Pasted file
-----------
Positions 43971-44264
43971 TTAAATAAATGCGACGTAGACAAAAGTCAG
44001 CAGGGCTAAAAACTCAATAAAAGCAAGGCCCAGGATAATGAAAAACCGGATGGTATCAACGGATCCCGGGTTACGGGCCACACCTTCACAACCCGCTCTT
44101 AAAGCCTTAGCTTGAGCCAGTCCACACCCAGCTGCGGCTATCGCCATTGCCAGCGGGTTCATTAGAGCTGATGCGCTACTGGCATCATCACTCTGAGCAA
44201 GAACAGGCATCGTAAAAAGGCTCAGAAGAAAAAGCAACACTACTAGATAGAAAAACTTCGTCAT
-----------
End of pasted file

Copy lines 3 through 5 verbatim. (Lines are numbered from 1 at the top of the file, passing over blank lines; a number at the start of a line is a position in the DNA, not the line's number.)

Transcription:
44001 CAGGGCTAAAAACTCAATAAAAGCAAGGCCCAGGATAATGAAAAACCGGATGGTATCAACGGATCCCGGGTTACGGGCCACACCTTCACAACCCGCTCTT
44101 AAAGCCTTAGCTTGAGCCAGTCCACACCCAGCTGCGGCTATCGCCATTGCCAGCGGGTTCATTAGAGCTGATGCGCTACTGGCATCATCACTCTGAGCAA
44201 GAACAGGCATCGTAAAAAGGCTCAGAAGAAAAAGCAACACTACTAGATAGAAAAACTTCGTCAT